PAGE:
Diagnose SQL Server CPU Resource Starvation Issues with Email Alerts

04 Nov
November 4, 2012

Diagnosing CPU performance issues with SQL Server can be a bit tricky, particularly if you have a system that exhibit a CPU spikes pattern throughout the day. You could run some SQL DMVs in order to identify holistically how much CPU time each query is consuming, but that does not give you a real-time way of tracking CPU resource starvation on SQL Server.

Recently I have been asked to devise a system on a few of our servers that are experiencing CPU resource bottleneck issues, the monitoring system needs to identify when SQL Server is suffering from CPU bottlenecks, and report the queries currently running on the server via email alerts, along with performance statistics that can help you diagnose which queries are consuming most of the resources, and why are they doing so.

 

Identifying CPU Resource Bottleneck (Starvation) on SQL Server

The first step is to identify when SQL Server is suffering from CPU bottlenecks, there are a few ways this can be achieved, for example there are some 3rd party CLR based stored procedure that help you access Performance Monitor Counters from within SQL Server, these can be used to detect CPU over-utilization on the box in general or by the SQL process specifically, and based on pre-set threshold alerts can be sent out. Although I’ve decided to keep everything natively within SQL Server, so I opted for querying the sys.dm_os_ring_buffers DMV.

The sys.dm_os_ring_buffers Dynamic Management View regularly samples and reports on different aspects of the SQL Server system, this includes CPU utilization, memory pressure and state, security errors and many other interesting traces. This information is presented in an easy to parse XML format and also available to query without adding too much pressure on SQL Server, which means a high sampling rate can be configured without any issues.

So in order to identify CPU over-utilization issues using the sys.dm_os_ring_buffers DMV, we need to filter the ring_buffer_type column to RING_BUFFER_SCHEDULER_MONITOR, and only return rows were the XML record contains a SystemHealth element, as shown below.

DECLARE @CurrentHighCPUCount INT = 0,
    @SQLCPUThrehold_Percent INT = 75,
    @LogHighCPUCount INT = 3
;WITH topCPU AS
(SELECT TOP (5)
CONVERT (VARCHAR(30), getdate(), 126) AS runtime,
        record.VALUE('(Record/@id)[1]', 'int') AS record_id,
        record.VALUE('(Record/SchedulerMonitorEvent/SystemHealth/SystemIdle)[1]', 'int') AS system_idle_cpu,
        record.VALUE('(Record/SchedulerMonitorEvent/SystemHealth/ProcessUtilization)[1]', 'int') AS sql_cpu_utilization
--into #tempCPU
FROM sys.dm_os_sys_info inf CROSS JOIN (
SELECT TIMESTAMP, CONVERT (xml, record) AS record
FROM sys.dm_os_ring_buffers
WHERE ring_buffer_type = 'RING_BUFFER_SCHEDULER_MONITOR'
AND record LIKE '%<SystemHealth>%') AS t
ORDER BY record.VALUE('(Record/@id)[1]', 'int') DESC
)
SELECT @CurrentHighCPUCount = COUNT(*) FROM topCPU WHERE sql_cpu_utilization >@SQLCPUThrehold_Percent

The script essentially allows you to configure the threshold of what percentage of CPU utilization the script would consider as “over-utilization”, and the number of samples from the sys.dm_os_ring_buffers that meets this threshold before an alert is triggered, allowing you to control the length of the CPU spike you consider to be abnormal for your system.

The script is a bastardized version of Denzil Ribeiro’s Troubleshooting High CPU, which also provides a clever system of tracking the source behind CPU bottlenecks.

Reporting Currently Running (active) Queries

Now after identifying when a CPU starvation issue is in progress, we need to grab a snapshot of what is currently executing on the system, this will help us in diagnosing exactly what queries are contributing towards the high CPU utilization the system is experiencing, and what can we do in order to improve those queries performance.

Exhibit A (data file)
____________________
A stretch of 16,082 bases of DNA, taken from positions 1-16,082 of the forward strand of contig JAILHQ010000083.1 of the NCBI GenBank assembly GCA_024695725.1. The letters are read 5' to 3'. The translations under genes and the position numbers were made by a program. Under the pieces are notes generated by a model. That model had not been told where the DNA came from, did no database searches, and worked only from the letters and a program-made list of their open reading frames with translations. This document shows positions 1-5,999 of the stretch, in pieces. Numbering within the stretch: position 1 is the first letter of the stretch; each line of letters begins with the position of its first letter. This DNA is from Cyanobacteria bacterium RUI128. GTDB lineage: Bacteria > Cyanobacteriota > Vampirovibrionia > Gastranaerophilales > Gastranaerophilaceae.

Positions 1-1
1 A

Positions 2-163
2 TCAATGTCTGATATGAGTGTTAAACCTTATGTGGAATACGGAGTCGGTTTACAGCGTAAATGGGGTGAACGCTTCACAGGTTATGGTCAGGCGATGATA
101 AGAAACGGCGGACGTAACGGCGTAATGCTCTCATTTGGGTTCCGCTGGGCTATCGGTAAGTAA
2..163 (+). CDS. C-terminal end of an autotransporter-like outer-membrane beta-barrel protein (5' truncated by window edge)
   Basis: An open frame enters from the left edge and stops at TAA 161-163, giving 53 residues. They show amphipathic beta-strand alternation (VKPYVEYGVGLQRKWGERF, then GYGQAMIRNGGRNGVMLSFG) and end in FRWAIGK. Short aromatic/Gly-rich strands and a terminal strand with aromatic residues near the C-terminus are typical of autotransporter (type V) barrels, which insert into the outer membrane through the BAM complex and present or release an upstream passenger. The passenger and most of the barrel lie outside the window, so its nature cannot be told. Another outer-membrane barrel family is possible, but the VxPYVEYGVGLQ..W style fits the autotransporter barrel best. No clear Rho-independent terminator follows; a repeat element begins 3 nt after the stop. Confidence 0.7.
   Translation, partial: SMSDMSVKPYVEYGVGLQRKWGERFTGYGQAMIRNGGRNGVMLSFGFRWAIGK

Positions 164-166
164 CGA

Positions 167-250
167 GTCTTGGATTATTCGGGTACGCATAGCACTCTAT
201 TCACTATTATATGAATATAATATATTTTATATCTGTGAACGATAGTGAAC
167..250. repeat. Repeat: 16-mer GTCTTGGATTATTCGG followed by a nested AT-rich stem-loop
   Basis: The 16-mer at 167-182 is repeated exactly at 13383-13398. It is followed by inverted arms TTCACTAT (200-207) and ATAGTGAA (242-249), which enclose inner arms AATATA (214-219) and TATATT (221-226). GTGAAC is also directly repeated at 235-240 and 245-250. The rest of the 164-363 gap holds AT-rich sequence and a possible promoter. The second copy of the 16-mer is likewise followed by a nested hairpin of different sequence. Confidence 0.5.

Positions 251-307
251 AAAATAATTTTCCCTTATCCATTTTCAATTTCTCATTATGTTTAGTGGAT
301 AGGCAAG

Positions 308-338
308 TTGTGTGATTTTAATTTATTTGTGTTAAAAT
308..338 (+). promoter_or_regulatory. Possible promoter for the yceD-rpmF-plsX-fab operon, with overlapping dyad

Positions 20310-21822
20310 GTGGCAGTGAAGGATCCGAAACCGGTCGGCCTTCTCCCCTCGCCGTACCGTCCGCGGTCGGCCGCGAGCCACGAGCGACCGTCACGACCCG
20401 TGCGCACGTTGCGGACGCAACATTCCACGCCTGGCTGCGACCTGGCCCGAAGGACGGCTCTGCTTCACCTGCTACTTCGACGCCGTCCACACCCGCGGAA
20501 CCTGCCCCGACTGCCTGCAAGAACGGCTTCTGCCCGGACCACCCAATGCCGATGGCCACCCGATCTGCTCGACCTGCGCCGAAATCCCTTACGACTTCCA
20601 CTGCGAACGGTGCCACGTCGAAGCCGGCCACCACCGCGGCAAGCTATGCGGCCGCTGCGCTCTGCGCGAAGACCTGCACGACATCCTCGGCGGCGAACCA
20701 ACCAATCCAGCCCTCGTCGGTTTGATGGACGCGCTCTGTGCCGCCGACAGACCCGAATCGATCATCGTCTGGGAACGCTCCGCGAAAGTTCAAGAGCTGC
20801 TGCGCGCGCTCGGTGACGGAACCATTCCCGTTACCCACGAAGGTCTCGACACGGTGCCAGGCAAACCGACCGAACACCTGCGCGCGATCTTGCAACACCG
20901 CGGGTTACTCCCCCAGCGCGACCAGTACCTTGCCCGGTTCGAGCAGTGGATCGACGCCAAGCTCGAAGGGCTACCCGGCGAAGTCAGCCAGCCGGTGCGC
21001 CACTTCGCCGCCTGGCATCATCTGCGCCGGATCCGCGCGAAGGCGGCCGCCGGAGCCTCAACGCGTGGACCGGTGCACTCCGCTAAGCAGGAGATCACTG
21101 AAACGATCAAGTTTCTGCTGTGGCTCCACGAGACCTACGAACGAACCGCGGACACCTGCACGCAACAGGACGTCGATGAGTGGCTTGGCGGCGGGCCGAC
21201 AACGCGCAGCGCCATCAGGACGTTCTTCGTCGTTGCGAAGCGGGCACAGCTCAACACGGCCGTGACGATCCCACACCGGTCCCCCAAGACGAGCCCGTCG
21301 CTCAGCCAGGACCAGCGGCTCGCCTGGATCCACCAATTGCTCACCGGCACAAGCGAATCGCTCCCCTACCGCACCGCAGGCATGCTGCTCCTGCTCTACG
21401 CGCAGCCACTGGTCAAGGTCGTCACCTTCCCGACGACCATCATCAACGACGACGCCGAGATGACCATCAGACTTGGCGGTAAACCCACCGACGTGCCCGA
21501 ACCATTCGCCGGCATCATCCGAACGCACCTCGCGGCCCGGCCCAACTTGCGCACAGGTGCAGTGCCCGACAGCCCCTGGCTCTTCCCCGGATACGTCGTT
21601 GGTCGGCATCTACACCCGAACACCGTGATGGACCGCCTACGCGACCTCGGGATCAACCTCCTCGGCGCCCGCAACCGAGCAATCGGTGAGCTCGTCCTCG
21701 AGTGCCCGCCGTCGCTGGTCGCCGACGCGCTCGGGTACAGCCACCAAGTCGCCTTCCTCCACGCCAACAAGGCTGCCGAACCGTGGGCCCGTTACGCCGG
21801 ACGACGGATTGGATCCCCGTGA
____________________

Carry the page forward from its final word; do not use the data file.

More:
I have created a handy little script that essentially:

  • Grabs the currently running queries on SQL Server: Using the sys.dm_exec_requests which returns the currently executing sessions and their sql_handle.
  • Appends memory information and query execution statistics (when available): Through sys.dm_exec_query_memory_grants and sys.dm_exec_query_stats we are able to extract important information regarding the execution of each query, including historical performance figures and execution counts.
  • Append the text of the executing query: This will help us identify the query. In the case of a Stored Procedure this will be the CREATE statement of that procedure.
  • Appends the Query Execution Plan: This will help us to dive deep into why this query is causing high CPU utilization, and optimize accordingly.
CREATE PROC [dbo].[usp_snapshot_QueryMemoryCPU]
AS
BEGIN

SELECT
    GETUTCDATE() AS 'DateStamp',
--  REPLACE(REPLACE ( REPLACE ( sqltext.TEXT, '
--' , ' ' ), '  ' , ' ' ),'|',' ') as [TEXT],
    sqltext.TEXT
    query_plan,
    req.session_id,
    req.STATUS,
    req.command,
    req.cpu_time,
    req.total_elapsed_time, requested_memory_kb,
    granted_memory_kb,used_memory_kb, wait_order,
    qs.Execution_count AS Executions,
    qs.total_worker_time AS TotalCPU,
    qs.total_physical_reads AS PhysicalReads,
    qs.total_logical_reads AS LogicalReads,
    qs.total_logical_writes AS LogicalWrites,
    qs.total_elapsed_time AS Duration,
    qs.total_worker_time/qs.execution_count AS [Avg CPU TIME]
FROM sys.dm_exec_requests req
    INNER JOIN sys.dm_exec_query_memory_grants MG ON req.session_id = MG.session_id
    LEFT JOIN sys.dm_exec_query_stats qs ON req.sql_handle = qs.sql_handle
    CROSS APPLY sys.dm_exec_sql_text(req.sql_handle) AS sqltext
    CROSS APPLY sys.dm_exec_query_plan(MG.plan_handle)

END

This is a very handy query that I recommend always carrying in your SQL toolbox. I usually have a “Maintenance” database that contains a host of queries I collected over the years that helped me diagnosing one thing or another.

I have created an XML version of this query that returns an HTML table, handy for sticking in an email alerts that support HTML.